By Rusty Surette, NEWS 9
United Nations Secretary General Ban Ki-moon is scheduled to travel to Myanmar Thursday to persuade the ruling generals to let in foreign assistance for cyclone victims.
On Wednesday, a disaster relief team from Oklahoma returned from the region, where they were denied access into Myanmar.
Although their trip into the country wasn't allowed, members said it wasn't a total waste.
"Plan B is to train the Myanmar people and there's a lot of them in Bangkok already," said Sam Porter of the Baptist General Convention.
The five-man team spent almost a week training hundreds who could go into Myanmar to use water filters and properly distribute food. In fact, the team's plan B worked so well, the group created a training manual for others to use.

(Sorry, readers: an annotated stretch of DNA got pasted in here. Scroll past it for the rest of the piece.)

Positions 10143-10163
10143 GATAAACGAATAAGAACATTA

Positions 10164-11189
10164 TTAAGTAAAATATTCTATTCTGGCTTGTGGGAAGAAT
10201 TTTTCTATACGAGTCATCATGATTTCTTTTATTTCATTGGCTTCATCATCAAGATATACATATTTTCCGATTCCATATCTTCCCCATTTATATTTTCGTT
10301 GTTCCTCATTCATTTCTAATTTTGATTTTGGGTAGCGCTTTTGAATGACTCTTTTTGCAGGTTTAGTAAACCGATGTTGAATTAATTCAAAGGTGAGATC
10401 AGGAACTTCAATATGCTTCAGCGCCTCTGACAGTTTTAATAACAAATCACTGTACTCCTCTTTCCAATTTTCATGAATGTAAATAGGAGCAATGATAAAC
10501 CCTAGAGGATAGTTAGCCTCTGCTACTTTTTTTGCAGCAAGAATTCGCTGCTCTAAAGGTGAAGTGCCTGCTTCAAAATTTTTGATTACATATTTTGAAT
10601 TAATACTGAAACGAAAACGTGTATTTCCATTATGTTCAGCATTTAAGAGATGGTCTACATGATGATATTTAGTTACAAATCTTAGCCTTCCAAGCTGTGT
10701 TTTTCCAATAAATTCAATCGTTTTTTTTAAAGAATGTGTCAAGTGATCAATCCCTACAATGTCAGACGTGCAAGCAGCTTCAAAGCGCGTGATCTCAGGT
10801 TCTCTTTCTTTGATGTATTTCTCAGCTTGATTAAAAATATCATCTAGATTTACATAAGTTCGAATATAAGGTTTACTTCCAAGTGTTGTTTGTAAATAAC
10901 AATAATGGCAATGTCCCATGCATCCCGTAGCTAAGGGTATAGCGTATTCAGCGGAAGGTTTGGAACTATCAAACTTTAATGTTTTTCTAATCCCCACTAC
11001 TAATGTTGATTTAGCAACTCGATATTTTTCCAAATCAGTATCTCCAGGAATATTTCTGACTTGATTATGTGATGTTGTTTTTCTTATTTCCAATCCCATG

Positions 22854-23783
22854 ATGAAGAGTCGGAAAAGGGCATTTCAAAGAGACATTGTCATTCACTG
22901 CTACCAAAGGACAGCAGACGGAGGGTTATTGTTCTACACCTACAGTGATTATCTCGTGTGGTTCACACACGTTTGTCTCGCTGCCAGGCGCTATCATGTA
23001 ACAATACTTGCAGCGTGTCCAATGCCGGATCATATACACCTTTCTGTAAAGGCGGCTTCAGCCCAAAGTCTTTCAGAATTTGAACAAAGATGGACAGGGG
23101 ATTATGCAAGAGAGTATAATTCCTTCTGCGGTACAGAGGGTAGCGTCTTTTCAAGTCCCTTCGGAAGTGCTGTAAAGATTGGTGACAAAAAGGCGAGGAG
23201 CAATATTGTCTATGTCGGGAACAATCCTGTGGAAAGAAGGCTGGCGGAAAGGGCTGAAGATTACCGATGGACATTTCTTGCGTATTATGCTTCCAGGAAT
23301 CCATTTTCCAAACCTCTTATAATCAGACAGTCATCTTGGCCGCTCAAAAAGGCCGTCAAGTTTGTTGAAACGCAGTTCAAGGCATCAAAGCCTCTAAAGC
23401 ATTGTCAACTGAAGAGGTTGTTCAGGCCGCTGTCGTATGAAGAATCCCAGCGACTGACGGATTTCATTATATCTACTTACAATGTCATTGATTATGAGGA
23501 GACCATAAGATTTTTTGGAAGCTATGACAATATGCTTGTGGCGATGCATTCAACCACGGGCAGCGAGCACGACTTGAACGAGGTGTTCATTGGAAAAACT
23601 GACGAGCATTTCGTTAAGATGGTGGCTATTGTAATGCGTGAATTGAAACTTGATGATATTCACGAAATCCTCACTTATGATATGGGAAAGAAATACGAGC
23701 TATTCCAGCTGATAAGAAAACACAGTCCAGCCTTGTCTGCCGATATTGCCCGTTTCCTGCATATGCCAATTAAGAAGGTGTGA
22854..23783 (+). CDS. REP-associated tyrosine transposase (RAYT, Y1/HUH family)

"While we were there, the China earthquake took place, and so the materials we wrote this week will go into China tomorrow with a team from another state," Porter said.
Although they never stepped foot into Myanmar, the men hope their training will help the Burmese people provide enough medical care and emotional support to a population that has suffered.
The group said it heard the death toll could reach 150,000, and while the Myanmar government isn't allowing many volunteer organizations from western governments, they are more willing to accept support from religious groups from that region.
The Oklahoma Baptist Disaster Relief team said they are still seeking monetary donations so the organization can continue sending water filters to the area.
Click here to donate, or make checks available to:
Oklahoma Baptist Disaster Relief
3800 N. May Ave.
Oklahoma City, OK. 73112